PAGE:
Turn back the pages — Oct. 25, 1979
Compiled by Julie Rosier
Shipyard plans progress: Road surveying, land swap in works — Several matters pertaining to the proposed shipyard to be located at the 4th of July Creek industrial area were discussed at the city council meeting Monday night. Smoothing the way for the shipyard has been the number one priority of both the city council and administration for the last three months. The project requires a strict time schedule, with construction to begin in spring and be completed by October of next year. Progress of the land exchange in the proposed industrial area was reported by city manager Johnny Johnson. The swap would allow the shipyard to be built without the necessity of moving the creek. Moving the creek would require extensive environmental studies which would in turn delay the project. Land is being swapped with Dale Lindsey, who owns property in the area. Johnson also reported that a route for the road to 4th of July had “tentatively” been selected as suggested by the firm which is doing preliminary survey work. The road would run through property belonging to Mr. and Mrs. Al Noyes and Virginia Darling. Johnson said the road project is ready to go to centerline survey and minute route selection.
Mutual aid fire department goal — Bear Creek Fire Chief Leonard Weimmar extended an open invitation Monday to municipal and borough officials to tour the service area fire hall and inspect the equipment. Weimar said a mutual aid agreement currently being studied by Seward and Bear Creek prompted the invitation. “If we are going to look at an agreement, I feel it important that Seward officials see what type of equipment we have to offer,” he stated. Present service area rolling equipment includes the main service pumper, which has a five-man crew cab and is fully equipped for resuscitating and carries two Scott Air Packs, along with other life-support equipment, and one backup pumper. Units 5 and 6 each carry 2,500 gallons of water and can be refilled in 3 1/2 minutes. Weimar said Bear Creek Fire Department’s whole plan of attack “is being water misers,” making the most use of water payload by using variable screen nozzles that vary the intensity of water flow from 60 to 200 gallons per minute. Weimar also pointed out their hose bed carries 1,000 feet of 2 1/2 inch hose as well as 550 feet of 1 3/4 inch hose.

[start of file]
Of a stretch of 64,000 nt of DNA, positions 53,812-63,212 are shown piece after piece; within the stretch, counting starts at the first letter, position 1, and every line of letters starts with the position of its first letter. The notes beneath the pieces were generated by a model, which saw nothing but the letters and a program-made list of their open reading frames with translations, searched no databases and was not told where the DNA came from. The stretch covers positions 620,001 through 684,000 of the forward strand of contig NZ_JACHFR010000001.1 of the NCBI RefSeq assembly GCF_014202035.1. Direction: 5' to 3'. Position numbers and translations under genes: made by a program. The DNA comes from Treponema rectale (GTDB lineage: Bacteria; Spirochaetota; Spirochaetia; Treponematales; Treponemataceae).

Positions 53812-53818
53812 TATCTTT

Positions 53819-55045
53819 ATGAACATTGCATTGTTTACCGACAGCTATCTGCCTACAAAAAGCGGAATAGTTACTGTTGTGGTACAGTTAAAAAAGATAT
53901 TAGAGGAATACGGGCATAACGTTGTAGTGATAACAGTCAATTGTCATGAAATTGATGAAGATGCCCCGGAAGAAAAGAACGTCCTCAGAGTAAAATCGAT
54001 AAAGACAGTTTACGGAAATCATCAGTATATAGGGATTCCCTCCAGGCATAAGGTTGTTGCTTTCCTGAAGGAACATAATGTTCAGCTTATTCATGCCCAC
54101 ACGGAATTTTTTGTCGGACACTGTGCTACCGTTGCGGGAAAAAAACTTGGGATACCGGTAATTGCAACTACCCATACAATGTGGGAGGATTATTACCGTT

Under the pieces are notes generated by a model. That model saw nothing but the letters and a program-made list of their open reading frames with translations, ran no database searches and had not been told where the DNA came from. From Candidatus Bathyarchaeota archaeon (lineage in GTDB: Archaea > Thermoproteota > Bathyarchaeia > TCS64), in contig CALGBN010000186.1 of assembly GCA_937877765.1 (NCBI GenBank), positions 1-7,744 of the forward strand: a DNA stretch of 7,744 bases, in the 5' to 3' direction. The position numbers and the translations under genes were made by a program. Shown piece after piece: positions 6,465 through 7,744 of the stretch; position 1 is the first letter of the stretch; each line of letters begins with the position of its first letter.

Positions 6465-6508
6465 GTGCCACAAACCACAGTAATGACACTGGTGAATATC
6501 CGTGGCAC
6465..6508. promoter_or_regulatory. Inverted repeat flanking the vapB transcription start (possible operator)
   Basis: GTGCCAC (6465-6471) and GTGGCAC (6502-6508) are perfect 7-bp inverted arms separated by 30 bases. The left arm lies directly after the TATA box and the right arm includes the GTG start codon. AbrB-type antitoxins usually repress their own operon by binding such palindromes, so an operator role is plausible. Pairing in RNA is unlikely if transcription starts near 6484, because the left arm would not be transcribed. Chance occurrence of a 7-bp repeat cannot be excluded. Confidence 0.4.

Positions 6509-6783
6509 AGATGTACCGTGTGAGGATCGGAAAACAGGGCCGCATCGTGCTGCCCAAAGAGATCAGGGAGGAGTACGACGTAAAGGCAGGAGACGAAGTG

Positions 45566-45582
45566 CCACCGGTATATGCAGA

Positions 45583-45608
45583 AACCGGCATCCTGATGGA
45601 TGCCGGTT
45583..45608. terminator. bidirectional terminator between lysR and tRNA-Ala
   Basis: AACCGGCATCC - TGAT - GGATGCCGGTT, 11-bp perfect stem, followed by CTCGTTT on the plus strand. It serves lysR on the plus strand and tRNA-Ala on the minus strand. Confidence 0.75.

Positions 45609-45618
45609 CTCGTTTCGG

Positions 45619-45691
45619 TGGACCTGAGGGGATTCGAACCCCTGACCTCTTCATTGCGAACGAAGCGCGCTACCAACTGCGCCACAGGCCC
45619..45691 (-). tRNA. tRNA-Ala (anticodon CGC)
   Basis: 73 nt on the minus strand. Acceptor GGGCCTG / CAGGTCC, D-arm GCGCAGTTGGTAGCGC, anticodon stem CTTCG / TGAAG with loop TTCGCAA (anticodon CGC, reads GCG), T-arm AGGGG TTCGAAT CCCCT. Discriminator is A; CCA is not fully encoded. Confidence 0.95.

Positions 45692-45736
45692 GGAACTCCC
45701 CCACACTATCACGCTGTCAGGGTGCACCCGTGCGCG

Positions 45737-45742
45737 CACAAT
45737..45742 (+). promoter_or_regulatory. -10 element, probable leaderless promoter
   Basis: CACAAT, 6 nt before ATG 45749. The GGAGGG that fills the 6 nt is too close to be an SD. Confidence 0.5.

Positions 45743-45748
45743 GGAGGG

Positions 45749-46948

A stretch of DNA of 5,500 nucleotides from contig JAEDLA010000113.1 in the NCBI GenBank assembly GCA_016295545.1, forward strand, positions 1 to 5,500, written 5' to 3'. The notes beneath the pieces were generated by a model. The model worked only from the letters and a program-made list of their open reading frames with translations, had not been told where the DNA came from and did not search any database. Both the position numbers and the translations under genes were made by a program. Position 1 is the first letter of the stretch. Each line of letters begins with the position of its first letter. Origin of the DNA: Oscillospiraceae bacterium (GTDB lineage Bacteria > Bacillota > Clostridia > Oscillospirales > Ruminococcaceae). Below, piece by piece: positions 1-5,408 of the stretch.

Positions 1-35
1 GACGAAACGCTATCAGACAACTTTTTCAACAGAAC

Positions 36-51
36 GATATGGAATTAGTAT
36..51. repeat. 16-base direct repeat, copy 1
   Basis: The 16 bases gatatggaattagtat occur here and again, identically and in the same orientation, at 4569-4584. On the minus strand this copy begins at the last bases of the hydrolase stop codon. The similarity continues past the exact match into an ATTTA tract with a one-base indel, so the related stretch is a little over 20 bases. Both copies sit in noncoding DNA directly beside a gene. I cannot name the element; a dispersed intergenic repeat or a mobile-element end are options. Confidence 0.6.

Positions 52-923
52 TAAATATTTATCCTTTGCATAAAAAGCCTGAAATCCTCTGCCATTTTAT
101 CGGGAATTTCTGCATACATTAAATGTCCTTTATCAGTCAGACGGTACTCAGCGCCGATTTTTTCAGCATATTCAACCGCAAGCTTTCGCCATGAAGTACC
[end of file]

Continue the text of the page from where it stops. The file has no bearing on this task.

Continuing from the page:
Pothole dumps water into lake — High waters in Snow River, Kenai River and Kenai Lake resulted this week from the periodic drainage of Snow Glacier’s largest pothole lake. Don Gallagher, borough civil defense director, reported the pothole lake emptied a year early. Its last drainage occurred in September 1977. The pothole usually dumps water into Snow River every four years. The Snow Glacier potholes are ice-covered lakes in the glacier which fill with water until, when they become full enough, actually lift the glacier and drain beneath it into Snow River. Weather Service statistics show that the potholes characteristically drain for five to seven days. They they fill up again slowly for another four years. Kerry Martin of the U.S. Forest Service said the pothole was only about half full when it began draining late last week, so flooding should not be severe. Gallagher told the LOG that Weather Service reports predicted Kenai Lake would crest early this week at two feet above flood stage — 12 feet at Cooper Landing. In 1977, the lake crested at nearly 15 feet.